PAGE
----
Embarking on the Hero’s Journey
Entering into the journey of self-exploration calls for a hero. In studying the Western Mysteries, this journey is called the hero’s journey.
“To will, to know, to dare and to be silent”, therein lie the instructions for this particular path of waking up and going past yourself. It is not just to ‘enhance’ you, but so that you can become what you were meant to be. You can discover the wisdom that is your birthright.
In Christian mysticism, by accepting Christ as your savior and being baptized by the Holy Spirit, you have access to the gifts and fruits of being “in the spirit”; you are in this world, but not of this world.
Comparatively speaking, in traditional Tibetan Buddhism, the essence of this is captured in “om gate gate paragate parasamgate bodhi svaha”, the mantra of Prajñāpāramitā, the representation of the Perfection of Wisdom.
The Western Mysteries state simply that the sleeper must awake. The quest is the same for us all – to be more awake than we currently are.
Studying the Western Mysteries
I studied the Western Mysteries in a webinar series with Doug & Catherine Sensei as part of the Year of Awakening program in 2016. As a westerner, you might expect the Western Mysteries to be ‘home’ for me. However as a long time dharma student I found them (initially) more esoteric than the traditional Buddhist texts.
What learned was that the foundations of all religions and traditions are universal. The archetypes presented in the Western Mysteries are known to us all – wherever you live and whatever your path. They are a structure for showing you where you are, what you are aware of and what you have not yet met – which is usually synonymous with what you are concealing in your shadow.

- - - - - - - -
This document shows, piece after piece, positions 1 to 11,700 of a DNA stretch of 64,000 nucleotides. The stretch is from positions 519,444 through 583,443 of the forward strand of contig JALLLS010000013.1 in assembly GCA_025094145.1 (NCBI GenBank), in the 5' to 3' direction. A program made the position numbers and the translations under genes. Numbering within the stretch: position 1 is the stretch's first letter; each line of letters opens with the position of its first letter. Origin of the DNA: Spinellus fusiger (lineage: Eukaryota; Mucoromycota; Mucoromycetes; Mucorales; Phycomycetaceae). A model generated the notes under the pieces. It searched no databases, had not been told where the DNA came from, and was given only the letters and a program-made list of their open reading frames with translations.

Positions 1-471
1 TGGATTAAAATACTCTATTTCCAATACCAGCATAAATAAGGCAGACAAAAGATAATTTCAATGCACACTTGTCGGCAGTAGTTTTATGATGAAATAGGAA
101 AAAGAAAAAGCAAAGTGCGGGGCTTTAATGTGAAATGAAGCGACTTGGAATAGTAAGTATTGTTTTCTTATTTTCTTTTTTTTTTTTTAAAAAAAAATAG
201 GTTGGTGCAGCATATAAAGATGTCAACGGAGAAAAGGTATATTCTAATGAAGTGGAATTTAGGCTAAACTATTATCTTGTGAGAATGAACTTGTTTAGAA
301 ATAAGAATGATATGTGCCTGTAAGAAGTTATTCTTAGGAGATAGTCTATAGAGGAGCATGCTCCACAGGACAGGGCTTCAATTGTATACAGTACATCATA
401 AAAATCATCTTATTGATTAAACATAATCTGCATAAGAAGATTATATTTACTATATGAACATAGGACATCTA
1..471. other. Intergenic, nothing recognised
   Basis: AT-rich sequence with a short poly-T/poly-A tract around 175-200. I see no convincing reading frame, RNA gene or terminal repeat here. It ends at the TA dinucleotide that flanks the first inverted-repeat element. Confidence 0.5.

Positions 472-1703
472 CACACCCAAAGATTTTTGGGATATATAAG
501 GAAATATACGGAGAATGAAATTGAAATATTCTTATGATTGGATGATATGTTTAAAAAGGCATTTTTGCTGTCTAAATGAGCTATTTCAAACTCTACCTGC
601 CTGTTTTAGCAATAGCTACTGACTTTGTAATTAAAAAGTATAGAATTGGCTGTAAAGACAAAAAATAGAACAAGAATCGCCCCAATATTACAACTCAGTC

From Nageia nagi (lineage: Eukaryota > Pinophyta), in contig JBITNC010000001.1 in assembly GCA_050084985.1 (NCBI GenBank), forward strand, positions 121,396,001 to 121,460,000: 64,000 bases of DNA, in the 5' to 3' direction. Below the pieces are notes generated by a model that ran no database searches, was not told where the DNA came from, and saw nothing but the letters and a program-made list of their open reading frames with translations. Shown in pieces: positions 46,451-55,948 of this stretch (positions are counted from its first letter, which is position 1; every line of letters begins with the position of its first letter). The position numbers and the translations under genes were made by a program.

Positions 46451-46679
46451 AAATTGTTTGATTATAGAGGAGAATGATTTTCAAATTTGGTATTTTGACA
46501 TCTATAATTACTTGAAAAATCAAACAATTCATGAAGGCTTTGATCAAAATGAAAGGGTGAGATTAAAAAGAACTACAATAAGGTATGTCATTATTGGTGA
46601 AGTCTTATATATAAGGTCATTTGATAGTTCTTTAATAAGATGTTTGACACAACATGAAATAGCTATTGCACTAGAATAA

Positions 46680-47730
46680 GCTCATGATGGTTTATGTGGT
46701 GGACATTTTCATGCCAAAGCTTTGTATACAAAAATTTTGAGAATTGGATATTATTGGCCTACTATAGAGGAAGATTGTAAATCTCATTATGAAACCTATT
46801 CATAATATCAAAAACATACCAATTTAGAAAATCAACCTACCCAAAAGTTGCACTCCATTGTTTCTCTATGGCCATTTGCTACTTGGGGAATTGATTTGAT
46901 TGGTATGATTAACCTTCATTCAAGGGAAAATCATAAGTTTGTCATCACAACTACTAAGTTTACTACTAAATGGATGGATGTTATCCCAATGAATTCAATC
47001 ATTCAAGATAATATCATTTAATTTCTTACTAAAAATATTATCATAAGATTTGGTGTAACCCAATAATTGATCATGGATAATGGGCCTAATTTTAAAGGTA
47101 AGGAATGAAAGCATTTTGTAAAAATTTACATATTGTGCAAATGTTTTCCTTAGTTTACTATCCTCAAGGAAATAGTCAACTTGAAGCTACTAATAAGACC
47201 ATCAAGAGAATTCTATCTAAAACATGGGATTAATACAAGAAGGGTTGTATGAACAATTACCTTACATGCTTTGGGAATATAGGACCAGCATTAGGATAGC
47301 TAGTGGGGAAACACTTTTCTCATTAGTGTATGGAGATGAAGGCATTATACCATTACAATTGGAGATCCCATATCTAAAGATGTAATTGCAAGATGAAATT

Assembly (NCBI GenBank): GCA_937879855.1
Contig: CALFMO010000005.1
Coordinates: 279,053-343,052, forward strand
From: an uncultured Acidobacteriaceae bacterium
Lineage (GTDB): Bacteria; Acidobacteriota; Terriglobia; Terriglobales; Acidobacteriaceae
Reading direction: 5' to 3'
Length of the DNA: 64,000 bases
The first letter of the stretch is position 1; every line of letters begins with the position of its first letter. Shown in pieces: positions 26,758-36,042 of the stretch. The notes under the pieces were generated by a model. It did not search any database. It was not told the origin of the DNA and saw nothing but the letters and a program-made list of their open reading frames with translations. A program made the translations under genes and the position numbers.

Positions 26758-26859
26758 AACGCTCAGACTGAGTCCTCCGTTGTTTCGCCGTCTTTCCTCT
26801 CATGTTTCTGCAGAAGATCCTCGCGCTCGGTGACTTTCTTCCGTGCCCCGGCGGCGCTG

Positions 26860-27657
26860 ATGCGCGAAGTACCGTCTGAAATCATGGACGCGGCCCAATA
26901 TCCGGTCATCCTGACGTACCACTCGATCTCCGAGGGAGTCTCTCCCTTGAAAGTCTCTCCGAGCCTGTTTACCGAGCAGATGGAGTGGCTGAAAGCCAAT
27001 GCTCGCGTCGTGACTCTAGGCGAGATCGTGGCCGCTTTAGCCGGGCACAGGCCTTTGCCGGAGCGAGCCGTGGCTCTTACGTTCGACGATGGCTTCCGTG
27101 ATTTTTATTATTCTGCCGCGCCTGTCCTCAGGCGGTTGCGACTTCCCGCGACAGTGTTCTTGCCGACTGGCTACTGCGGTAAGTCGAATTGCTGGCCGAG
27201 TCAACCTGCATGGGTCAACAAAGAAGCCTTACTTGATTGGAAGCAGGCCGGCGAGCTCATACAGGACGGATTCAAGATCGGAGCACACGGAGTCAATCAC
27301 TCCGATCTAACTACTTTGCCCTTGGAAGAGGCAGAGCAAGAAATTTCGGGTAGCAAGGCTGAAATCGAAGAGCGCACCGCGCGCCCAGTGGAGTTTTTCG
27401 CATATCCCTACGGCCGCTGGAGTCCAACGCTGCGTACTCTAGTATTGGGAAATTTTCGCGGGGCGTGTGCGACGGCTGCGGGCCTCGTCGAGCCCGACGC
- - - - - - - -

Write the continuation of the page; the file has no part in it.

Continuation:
Once you spot them, your patterns might seem very individual, but more often than not they are shared by many people around you. Similarly, archetypes in different traditions might appear quite different, but their origins stem from universal notions.
Listening to our Calling
Our personality is often what keeps us in place. The people in our lives know who we are and shape who we are expected to be. When we step ‘out of line’, the ripple effect also shakes them. The journey is not always smooth and there are demons that must be encountered along the way. For me, this course coincided with a shaking out of my personality and personal story.
I watched as the ripples of new realizations shook those around me. At the same time I saw how my wish to stay safe, stay the same, caused distress as I failed to hear my calling. Or, perhaps more accurately, how I failed to listen to and acknowledge my calling.
Courage & Determination to Shake Things Up
Stepping out and shaking things up requires courage and determination. It is not the easy route – thus the hero is called for. Success for the hero may not be measured on traditional scales – and may take many attempts to achieve.
Life is the ultimate hero’s journey, but within that there are many iterations and winding circuits that we travel, each requiring their own will to push through and silence to hear the calling and recognize what must follow. With understanding and familiarity, fear falls away and the esoteric enters into one’s grasp.
One tool of the Western Mysteries, the tarot, is steeped in symbolism and metaphor of the hero’s journey. Now I see that the card of Death not as a symbol of fear, but a representation of a new beginning; the Sun card captures the childlike play and lightness we all once knew and can know again. Familiar demons may reappear at intervals along the way, but once acknowledged they become smaller and less significant until they just fade out of view.
We are all being called to listen and find the courage to go and explore. Will, know, dare, be silent – start your journey now and see where it takes you.
Zoe Moores is a Dharma practitioner and PhD candidate. Based in London, she is a student of Doug & Catherine Sensei and helps organize their upcoming retreats in the UK.
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